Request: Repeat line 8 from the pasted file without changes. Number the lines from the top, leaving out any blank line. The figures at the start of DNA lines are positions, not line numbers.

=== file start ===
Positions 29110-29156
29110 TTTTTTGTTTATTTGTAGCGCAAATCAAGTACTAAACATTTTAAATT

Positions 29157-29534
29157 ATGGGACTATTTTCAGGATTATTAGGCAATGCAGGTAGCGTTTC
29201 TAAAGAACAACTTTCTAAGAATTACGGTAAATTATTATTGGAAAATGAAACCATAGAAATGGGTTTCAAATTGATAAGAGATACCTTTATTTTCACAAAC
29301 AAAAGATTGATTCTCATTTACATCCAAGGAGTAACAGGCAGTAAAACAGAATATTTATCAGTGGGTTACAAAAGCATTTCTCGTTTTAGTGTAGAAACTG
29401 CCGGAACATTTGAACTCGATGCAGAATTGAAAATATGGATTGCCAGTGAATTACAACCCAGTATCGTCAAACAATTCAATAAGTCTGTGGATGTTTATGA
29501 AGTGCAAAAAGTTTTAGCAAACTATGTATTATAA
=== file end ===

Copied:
29501 AGTGCAAAAAGTTTTAGCAAACTATGTATTATAA